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Miracle Healing in Christianity


Miracle Healing in Christianity

Thousands of years ago, God sent Jesus to earth to raise the dead and heal the sick. Today, Christianity is the world’s largest religion, with more than 2.38 billion followers worldwide. It is based on the life of Jesus of Nazareth. But despite its vast size, many Christians have skepticism about supernatural healing.

For centuries, controversy has swirled around the topic of miracles. Some churches falsify supernatural ministry while others ignore it altogether.

The New Testament gives a plethora of first-hand witness accounts of God’s work. In fact, there are twenty to eleven percent of gospel accounts devoted to reports of physical healings. This means that millions of Christians across the world claim miraculous experiences. In Africa, miracles are a central part of the Christian experience.

While some believers pursue supernatural experiences, others seek God’s help to grow their faith. Increasingly, ordinary Christians are praying for strangers in the grocery store or in their bedrooms. These prayers are not the result of virtue but a desire to reach out to other people.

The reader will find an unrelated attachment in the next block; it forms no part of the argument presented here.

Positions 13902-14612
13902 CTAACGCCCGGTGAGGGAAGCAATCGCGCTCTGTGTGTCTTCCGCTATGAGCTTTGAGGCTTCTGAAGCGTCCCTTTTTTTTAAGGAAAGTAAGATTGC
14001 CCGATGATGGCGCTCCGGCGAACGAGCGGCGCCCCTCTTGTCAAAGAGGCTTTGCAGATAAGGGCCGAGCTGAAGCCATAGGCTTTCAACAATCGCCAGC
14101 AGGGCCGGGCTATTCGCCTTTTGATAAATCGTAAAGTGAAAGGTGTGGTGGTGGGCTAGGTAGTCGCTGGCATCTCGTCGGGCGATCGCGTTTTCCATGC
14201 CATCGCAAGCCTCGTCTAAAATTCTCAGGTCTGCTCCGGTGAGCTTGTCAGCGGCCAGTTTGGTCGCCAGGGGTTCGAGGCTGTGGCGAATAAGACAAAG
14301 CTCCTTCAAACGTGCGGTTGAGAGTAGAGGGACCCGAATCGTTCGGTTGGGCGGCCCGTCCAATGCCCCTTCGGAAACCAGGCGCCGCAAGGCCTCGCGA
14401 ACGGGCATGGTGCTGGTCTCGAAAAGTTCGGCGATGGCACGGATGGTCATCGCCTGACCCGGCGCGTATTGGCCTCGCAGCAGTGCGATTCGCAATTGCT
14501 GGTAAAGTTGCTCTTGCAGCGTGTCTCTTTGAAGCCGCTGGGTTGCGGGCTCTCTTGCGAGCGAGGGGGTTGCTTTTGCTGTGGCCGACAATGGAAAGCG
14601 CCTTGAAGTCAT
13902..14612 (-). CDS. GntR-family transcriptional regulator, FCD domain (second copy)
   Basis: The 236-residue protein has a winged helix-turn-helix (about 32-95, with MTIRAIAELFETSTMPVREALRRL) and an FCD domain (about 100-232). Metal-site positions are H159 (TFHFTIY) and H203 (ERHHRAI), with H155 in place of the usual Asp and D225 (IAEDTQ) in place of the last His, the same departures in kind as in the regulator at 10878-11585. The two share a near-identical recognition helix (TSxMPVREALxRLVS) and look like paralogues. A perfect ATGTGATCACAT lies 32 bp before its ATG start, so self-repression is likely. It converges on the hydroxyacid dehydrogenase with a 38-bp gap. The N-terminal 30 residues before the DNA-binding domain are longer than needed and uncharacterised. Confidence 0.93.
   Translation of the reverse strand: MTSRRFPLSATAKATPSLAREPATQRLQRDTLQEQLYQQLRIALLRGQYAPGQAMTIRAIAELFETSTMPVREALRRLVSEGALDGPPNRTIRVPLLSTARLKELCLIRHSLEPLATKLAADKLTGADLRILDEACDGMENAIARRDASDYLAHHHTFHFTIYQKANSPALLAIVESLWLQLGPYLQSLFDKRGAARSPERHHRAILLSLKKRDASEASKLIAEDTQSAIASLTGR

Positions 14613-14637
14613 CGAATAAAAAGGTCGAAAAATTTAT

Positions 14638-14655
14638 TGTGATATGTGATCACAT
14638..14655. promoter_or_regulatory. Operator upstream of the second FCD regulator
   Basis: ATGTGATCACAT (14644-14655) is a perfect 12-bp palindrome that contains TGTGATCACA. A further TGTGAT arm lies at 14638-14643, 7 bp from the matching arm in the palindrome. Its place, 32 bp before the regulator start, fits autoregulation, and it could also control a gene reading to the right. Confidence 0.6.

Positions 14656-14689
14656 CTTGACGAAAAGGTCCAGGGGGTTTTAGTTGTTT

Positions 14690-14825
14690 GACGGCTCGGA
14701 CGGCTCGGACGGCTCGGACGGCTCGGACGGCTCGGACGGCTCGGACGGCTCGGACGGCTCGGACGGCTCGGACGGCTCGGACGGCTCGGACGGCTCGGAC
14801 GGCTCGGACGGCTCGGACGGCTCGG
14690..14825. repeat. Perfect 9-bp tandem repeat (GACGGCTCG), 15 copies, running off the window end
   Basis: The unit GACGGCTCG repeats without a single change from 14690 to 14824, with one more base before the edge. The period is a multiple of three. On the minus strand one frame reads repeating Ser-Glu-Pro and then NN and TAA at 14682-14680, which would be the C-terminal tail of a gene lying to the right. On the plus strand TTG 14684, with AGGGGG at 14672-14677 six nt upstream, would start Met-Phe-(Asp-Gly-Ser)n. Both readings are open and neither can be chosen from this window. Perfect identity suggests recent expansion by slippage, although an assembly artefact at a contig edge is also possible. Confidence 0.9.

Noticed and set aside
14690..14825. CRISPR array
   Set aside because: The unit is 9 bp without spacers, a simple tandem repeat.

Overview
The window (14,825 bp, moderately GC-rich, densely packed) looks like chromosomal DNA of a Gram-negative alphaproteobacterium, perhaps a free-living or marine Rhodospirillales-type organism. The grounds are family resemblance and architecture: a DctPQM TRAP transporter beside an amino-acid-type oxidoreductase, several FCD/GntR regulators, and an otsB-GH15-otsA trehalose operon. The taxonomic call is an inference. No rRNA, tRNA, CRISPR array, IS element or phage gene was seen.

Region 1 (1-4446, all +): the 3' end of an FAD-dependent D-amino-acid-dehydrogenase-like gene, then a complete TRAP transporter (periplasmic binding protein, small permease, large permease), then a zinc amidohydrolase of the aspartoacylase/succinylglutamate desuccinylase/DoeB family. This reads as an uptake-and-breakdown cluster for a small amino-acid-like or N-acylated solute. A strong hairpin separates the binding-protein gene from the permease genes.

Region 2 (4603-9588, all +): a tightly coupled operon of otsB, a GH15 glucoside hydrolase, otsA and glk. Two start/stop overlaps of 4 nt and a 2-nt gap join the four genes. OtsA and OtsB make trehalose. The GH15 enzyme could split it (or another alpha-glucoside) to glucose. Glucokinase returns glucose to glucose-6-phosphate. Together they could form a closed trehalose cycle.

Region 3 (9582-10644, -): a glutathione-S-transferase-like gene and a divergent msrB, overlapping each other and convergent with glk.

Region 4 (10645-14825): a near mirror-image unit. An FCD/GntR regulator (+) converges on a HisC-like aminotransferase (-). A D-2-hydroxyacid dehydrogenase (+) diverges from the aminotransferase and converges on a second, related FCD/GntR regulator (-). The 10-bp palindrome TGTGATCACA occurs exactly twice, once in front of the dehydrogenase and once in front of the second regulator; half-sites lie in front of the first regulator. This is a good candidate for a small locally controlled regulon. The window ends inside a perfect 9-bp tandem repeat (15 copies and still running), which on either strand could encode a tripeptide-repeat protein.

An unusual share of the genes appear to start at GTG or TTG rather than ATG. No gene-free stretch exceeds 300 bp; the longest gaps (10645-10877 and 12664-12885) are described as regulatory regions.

The Church recognizes this right as the origin of the sacrament of anointing of the sick. It also recognizes that anointing is an effective means of healing. However, this practice was restricted in the Middle Ages. In the twelfth century, the anointing of the sick was renamed extreme unction. The primary purpose of healing changed from compassion for the sick to proving holiness of those praying.

In the nineteenth century, the Evangelist William Booth warned against Christianity without Christ or the Holy Spirit. Those in the church who had no connection to the Church or the Bible were known as nominal Christians.

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